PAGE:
Learning to navigate the world beyond Kenyon is an essential part of preparing for life after graduation. Handling conflict that may arise on the job or in a your Bed & Breakfast homestay can be a useful way to gain practice at developing the skills needed to succeed in the workplace and in your personal life. Below are some tips for handling certain problems. Also keep in mind that the Career Development Office (CDO) is always here to help. We can help talk through an issue, offer an outside perspective, and suggest next steps. If necessary, we can also offer to mediate a conflict if it’s with someone from our network. Feel free to contact the CDO to discuss any concerns.
The CDO is open Monday-Friday from 8:30–4:30 p.m. EST. In case of a pressing issues, contact Campus Safety at (740) 427-5000 or (740) 427-5555.
People have different styles of communication and being open to another’s approach, as well as being mindful of your own, can help when entering situations where you’ll be building new relationships. That said, whether you are on the job or in a homestay, it’s easy for miscommunication or misunderstandings to take place. Often communication challenges come from a lack of shared expectations. When you notice a problem with a co-worker, boss, or homestay family member, it’s important to address the situation as soon as possible. Often problems that go unaddressed only get worse with time. You may also want to talk through the situation with another party first, of course without gossiping or triangulating, to gain feedback and additional perspectives. Anytime a direct conversation is needed, you can always contact the CDO for advice on how to approach the situation. Conflict is never easy, but it is very rewarding when you can find a way through it to a stronger relationship and better working or living environment. Some initial steps might include:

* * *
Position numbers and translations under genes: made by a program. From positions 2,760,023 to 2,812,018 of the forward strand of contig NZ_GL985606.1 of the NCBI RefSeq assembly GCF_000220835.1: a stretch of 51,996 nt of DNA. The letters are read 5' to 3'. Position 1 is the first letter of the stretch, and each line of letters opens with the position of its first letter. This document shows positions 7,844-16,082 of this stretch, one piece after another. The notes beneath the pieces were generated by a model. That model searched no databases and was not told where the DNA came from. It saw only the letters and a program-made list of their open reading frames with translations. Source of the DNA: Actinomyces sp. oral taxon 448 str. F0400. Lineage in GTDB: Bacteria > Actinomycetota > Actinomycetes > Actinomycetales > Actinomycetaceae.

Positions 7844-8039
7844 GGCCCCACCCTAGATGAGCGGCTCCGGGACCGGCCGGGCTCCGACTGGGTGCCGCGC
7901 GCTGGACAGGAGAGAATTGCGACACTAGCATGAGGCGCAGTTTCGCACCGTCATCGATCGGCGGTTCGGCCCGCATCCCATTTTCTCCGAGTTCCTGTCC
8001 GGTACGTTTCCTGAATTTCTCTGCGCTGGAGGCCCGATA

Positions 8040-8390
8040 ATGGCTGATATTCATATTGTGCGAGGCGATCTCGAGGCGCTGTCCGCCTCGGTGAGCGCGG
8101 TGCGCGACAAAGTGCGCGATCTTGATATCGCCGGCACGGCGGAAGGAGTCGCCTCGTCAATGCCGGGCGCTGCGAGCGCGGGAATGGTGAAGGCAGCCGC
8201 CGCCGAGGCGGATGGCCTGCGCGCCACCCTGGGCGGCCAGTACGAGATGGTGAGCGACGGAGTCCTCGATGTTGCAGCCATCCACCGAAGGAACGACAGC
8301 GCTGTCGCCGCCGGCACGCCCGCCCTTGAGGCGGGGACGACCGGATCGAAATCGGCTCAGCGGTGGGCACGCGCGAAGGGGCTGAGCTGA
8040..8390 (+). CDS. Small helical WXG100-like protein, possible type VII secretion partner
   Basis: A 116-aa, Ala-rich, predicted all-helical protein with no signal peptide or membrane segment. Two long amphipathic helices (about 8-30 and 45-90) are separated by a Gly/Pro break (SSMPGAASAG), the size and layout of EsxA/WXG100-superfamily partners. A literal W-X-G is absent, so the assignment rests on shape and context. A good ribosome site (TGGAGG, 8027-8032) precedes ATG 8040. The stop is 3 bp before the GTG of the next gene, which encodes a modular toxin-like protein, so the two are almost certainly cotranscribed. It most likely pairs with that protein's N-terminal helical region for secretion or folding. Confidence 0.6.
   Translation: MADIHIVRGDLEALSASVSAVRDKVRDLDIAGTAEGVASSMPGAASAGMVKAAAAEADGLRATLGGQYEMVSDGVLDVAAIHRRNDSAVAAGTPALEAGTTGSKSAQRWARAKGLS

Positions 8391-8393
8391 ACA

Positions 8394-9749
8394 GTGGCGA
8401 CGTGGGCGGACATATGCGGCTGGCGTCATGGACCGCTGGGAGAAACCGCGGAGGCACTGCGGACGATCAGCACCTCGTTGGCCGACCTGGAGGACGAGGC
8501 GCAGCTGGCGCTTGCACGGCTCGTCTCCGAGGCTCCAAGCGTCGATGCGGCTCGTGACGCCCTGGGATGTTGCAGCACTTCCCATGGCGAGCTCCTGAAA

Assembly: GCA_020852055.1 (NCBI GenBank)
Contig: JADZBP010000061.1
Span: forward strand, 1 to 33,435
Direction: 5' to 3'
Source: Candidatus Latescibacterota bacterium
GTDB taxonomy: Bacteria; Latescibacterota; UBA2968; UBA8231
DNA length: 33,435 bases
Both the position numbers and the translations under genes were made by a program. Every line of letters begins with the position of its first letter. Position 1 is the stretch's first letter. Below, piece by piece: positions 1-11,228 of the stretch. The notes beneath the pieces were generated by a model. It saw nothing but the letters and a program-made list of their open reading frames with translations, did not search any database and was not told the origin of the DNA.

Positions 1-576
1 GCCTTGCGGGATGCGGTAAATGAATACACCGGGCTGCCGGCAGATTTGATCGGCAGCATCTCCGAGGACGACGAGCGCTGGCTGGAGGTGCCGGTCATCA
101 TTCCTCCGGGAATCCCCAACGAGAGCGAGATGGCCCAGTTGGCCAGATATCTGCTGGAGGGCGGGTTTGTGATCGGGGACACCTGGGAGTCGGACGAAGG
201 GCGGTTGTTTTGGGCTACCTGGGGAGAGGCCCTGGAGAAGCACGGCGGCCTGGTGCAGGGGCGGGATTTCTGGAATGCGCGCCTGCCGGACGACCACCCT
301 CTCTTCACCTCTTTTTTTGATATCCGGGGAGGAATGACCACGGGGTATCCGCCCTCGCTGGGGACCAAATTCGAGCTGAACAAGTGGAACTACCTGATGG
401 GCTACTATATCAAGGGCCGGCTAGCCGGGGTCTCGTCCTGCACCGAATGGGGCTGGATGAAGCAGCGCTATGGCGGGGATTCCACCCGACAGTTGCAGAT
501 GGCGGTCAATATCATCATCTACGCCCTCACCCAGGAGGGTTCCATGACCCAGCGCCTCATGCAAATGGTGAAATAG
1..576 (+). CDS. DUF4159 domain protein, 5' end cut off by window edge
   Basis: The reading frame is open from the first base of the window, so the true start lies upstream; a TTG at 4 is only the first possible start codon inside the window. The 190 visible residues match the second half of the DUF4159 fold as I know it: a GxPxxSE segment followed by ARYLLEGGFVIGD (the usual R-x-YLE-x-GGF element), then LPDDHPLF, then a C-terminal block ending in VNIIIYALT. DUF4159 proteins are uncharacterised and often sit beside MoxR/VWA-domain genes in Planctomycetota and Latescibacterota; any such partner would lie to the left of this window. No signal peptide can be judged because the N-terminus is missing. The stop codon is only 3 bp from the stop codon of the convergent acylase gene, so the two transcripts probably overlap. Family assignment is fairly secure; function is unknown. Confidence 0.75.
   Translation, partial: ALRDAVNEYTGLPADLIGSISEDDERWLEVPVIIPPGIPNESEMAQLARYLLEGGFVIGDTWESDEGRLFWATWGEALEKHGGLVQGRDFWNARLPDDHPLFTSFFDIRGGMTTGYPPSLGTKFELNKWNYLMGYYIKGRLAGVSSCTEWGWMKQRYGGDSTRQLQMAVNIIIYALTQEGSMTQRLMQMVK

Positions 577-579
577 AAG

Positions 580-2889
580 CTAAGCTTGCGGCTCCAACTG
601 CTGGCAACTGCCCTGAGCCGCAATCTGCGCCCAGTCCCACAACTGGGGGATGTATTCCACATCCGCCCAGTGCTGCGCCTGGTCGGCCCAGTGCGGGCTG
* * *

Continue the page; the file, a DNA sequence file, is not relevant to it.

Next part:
On the job
You arrive at your job shadow or internship only to find that what was promised isn’t how your work is being structured. Depending on the situation, you may want to address the issue sooner than later. If you are in a job shadow for just a few days, for example, checking in with your supervisor earlier to check your assumptions might help avoid a short stay doing something other than what you had planned. In an longer internship, however, you may want to be patient and give it a week to see how things change with a little time. In an internship, remember that some routine work is expected, but if you aren’t feeling challenged, demonstrate that you can handle the routine work well, show initiative by asking co-workers if there are projects you could help them with, and eventually ask your supervisor if you could also be a part of some projects that are a bit more demanding and aligned with the learning goals you had for the experience.
If you move into your homestay and the private room you thought you’d have isn’t as private as you had imagined, or the house rules are different than what was discussed, you’ll want to determine if the situation is one that you can be flexible with, or if you want to talk with your host about the issue. Expressing gratitude for the housing offer while also sharing your concerns about what is different than you had planned for, can be a good way to get the conversation started.